Catholic and Evangelical Law Professors Publish Joint Statement On Theological Foundations of Civil Law

A group of 15 Evangelical and 14 Catholic law professors have just published a paper that has been 8 years in the making titled Evangelicals and Catholics Together On the Law: The Lord of Heaven and Earth. (Full text in Summer 2013 Journal of Christian Legal Thought). Heavy on theology, the 9-page joint statement begins with this explanation of purpose:

… we wish to speak from and to our respective communities about law, politics, and government. We speak from the conviction that law’s place and role in society are shaped by enduring truths – truths that transcend the differences among cultures and traditions – about God, about the world, about the human person, and about what the entire human family is called by its divine creator and redeemer to be.

This is a perfect example of the dilemma between heterogeneity and homogeneity. This announcement took me back to remarks from anti-religion people who are adamant about stomping their feet and saying that nothing even remotely related to any religion should be part of the legal system or the government – a completely rabid and prejudiced position. Regardless, these are totally antagonistic positions. These people want one society, the other group (to keep the example simple) wants something profoundly differently. Instead of the two warring each other for generations on end, given that each one has their own very distinct vision of the laws, culture, social interactions, etc., and a good number of people will always be unhappy with how things are, why not have two societies? Perhaps that is an unrealistic question given that there is little that many people can agree on today, so the number of conflicts would always be high and endlessly divide people. But it seems to me that heterogeneity can create as many unsatisfying problems as homogeneity.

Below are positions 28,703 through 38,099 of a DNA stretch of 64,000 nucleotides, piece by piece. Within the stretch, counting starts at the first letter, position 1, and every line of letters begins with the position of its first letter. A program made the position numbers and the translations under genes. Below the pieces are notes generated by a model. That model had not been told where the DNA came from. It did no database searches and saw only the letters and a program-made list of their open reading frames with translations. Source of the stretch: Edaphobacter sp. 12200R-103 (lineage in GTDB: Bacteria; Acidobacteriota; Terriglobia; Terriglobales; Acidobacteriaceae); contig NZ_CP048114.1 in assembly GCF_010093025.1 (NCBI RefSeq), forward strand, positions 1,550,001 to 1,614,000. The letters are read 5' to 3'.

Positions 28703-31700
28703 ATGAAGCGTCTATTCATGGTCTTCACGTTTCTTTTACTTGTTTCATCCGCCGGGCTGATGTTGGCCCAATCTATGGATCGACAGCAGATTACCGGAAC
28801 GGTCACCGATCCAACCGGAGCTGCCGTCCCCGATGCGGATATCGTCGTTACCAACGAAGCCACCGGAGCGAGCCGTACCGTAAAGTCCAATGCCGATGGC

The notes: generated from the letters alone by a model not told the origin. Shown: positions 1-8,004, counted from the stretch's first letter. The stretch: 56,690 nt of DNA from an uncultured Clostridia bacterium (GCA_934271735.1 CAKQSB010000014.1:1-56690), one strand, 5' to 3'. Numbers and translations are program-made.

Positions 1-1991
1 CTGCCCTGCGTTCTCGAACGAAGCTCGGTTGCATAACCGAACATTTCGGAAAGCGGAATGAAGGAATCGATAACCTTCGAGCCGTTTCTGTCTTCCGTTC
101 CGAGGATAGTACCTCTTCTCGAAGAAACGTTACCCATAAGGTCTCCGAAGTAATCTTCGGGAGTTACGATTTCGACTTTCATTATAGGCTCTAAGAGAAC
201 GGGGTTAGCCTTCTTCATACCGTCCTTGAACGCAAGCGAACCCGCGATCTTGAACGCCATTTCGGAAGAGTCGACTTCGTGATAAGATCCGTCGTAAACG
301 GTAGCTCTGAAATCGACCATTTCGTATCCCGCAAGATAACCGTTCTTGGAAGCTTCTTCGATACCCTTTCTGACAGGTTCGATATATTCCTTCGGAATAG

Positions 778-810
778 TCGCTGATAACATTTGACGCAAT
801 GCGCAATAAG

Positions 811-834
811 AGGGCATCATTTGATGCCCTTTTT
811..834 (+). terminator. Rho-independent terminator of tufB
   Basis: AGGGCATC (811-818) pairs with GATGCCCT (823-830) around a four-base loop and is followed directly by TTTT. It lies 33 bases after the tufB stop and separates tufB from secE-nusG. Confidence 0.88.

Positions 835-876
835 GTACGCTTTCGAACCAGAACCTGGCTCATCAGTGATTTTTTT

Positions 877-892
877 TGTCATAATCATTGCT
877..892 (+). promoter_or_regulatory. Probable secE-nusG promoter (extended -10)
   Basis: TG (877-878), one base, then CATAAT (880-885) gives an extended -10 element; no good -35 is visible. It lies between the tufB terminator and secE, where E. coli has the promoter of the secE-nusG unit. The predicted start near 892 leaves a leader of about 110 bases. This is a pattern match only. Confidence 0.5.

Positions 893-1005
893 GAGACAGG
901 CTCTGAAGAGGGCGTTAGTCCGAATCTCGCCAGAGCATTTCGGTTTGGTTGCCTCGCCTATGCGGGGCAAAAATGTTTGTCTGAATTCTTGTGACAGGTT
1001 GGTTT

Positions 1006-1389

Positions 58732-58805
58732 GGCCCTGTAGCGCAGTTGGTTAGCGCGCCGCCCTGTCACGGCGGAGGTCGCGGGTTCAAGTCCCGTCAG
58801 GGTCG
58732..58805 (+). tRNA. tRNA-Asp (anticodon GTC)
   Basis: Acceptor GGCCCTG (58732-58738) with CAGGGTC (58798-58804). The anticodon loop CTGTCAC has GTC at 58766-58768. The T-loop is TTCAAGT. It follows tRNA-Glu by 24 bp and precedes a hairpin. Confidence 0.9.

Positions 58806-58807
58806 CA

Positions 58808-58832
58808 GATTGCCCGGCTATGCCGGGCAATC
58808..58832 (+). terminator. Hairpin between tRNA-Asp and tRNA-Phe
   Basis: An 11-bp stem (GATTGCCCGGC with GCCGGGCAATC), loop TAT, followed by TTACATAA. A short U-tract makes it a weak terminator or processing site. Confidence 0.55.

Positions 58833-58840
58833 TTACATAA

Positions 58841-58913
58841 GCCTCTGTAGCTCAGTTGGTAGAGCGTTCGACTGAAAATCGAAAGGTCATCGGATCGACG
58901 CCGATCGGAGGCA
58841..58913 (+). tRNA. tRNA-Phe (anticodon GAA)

There seems to be no simple solution, but I refuse to believe that things couldn’t be better resolved. Experiences such as the “Ave Maria” city project or some Orhtodox Jewish communities are examples of how difficult it is for such projects to work out in practice, even today. And yet the Amish seem to be better off having their community than if they didn’t and were forced like many people today to live in very large and heterogeneous cities/states/nations, where people are always fighting about the control, the laws, the culture, the resources, and can only have as an option to form a community within the larger system/city, given that the latter is not modeled after their values and views. This is not merely a question of group/city size, since small towns can be suffocating too. And maybe life within an Amish community has more of such conflictory and power-related problems than the homogeneous façade lets on. In any case, I keep thinking about this question.

Another day I will write my thoughts on how awful it is to have a very homogeneous country/society, since so often that means issues are decided by a more absolutist dynamic of power which does not permit dissent or questioning. Herd kind of thinking, like many liberals love to engage in, even though highly homogeneous, is an awful thing. What could be more pathetic than what Dave, the liberal cad over at Ordinary-Gentlemen.com, said: the market place of ideas is a horrible thing, because too obnoxious.

As we can see then, the heterogeneity/homogeneity plot is always apt to thicken, independently of what aspect of the conundrum you decide to tackle.